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'Rare' obscenity prosecution signals new crackdown

By The Associated Press

PITTSBURGH — A California couple and their company were indicted by a federal grand jury for allegedly distributing obscene materials, and federal authorities in Pennsylvania said they were planning more prosecutions after years of lax enforcement.

Robert Zicari and Janet Romano, both of Los Angeles' Northridge section, and their company, Extreme Associates, were indicted for distributing three videos to a "sting" address in Pittsburgh through the mail and six images over the Internet, U.S. Attorney Mary Beth Buchanan said yesterday.

"The lack of enforcement of our federal obscenity laws during the mid- to late-1990s has led to a proliferation of obscenity throughout the United States," Buchanan said at a news conference yesterday.

She was joined by U.S. Postal Service and Justice Department officials and Vance Proctor, captain of the Los Angeles Police Department's organized crime and vice division, all of whom participated in the investigation.

Authorities said they ordered videos and had them mailed to Pittsburgh. They also took out a Web site membership.

Zicari, 29, and Romano, 26, who authorities say also use the names Rob Black and Lizzie Borden, surrendered their passports and must appear at an arraignment in Pittsburgh on Aug. 27.

The charges carry a maximum penalty of 50 years in prison and a $2.5 million fine for Zicari and Romano, and probation and a $5 million fine for the company, Buchanan said.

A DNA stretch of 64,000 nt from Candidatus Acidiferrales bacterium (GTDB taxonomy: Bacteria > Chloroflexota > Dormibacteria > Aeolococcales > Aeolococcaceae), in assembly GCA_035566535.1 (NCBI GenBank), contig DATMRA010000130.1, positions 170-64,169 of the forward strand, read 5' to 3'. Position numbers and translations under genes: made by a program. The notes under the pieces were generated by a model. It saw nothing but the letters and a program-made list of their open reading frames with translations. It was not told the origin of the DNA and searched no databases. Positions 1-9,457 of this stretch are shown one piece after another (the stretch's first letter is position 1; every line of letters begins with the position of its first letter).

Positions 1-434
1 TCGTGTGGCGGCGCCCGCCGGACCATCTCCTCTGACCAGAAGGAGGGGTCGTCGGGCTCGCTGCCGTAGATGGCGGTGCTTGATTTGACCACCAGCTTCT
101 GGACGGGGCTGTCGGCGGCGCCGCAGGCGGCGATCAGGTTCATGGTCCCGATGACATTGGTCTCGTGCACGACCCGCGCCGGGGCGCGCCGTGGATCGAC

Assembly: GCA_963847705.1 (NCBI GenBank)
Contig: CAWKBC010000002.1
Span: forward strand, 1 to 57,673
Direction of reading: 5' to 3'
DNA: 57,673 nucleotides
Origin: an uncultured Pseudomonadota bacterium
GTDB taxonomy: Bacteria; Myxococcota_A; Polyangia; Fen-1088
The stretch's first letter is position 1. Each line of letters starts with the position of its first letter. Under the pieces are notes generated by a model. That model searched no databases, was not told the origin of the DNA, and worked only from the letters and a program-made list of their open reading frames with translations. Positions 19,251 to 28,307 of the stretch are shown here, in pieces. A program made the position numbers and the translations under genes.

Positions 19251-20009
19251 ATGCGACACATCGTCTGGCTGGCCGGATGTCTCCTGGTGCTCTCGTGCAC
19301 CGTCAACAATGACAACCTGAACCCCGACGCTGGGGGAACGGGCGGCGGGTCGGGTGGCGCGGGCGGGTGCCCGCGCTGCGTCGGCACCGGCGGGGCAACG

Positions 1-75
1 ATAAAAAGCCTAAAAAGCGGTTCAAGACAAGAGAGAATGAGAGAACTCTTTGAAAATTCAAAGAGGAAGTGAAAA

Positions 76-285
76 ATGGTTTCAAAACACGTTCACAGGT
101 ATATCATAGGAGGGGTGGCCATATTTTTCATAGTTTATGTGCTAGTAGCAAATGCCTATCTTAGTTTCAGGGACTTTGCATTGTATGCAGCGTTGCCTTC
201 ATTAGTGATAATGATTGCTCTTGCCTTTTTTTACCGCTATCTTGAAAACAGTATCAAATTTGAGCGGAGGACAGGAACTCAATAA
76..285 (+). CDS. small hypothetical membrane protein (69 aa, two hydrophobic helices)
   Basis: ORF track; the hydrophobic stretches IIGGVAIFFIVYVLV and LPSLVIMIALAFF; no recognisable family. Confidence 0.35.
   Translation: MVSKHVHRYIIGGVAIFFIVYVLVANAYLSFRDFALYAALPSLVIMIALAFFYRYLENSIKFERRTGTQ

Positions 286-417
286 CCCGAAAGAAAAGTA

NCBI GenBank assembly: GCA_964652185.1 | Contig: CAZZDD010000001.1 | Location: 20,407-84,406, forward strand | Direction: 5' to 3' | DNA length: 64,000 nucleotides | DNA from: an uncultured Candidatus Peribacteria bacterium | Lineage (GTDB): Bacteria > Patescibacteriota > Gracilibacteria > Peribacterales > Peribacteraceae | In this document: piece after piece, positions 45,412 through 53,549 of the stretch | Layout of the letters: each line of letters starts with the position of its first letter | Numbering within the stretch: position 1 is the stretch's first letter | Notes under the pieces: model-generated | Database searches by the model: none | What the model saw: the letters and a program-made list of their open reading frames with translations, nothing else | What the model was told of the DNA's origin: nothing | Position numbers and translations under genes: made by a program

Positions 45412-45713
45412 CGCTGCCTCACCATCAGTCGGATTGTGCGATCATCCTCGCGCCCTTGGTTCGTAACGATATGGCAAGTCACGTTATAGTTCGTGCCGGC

Zicari and Romano could not immediately be reached for comment. There were no phone listings for them, and calls and an e-mail to Extreme Associates went unanswered.

"Today's indictment marks an important step in the Department of Justice's strategy for attacking the proliferation of adult obscenity," Attorney General John Ashcroft said in a statement.

Bryan Sierra, a Justice Department spokesman, said the department didn't track obscenity prosecutions, but that they have been "rare over the past decade or so."

Patrick McGrath, spokesman for Morality in Media, a New York-based nonprofit religious organization, welcomed the planned crackdown. In some recent years, he said, federal obscenity prosecutions had been in the single digits, down from around 70 a year in the mid-1980s.

Joseph B. Obenberger, an adult entertainment industry and First Amendment lawyer in Chicago, said he wasn't surprised by the planned crackdown. "All of this was to make good on promises made (by the Bush administration) to elements of the fanatic moral right," he said.

Buchanan said the prosecution was not about limiting personal sexual conduct but about "banning sexually explicit materials."

Authorities won't go after producers of mainstream pornography or even customers of companies such as Extreme Associates, she said. Extreme Associates hasn't been shut down during the investigation, she added, because federal laws don't allow for it. However, Buchanan said prosecutors would try to put it out of business through forfeiture actions.

Authorities raided Extreme Associates in April and took videos and financial records. Buchanan declined to say what its profits might be.

The grand jury found the company's video and Internet images violated the U.S. Supreme Court's test for obscenity, Buchanan said, adding that such companies must adhere to community standards wherever their products are available.

Obenberger said the case was brought in Pennsylvania because of its conservative reputation. Prosecutors "want this thing to be decided under the standards of western Pennsylvania," he said.

Charges dismissed against California porn business
Federal judge finds prosecutors went too far in trying to block availability of videos depicting rape, murder. 01.25.05


Pornography & obscenity

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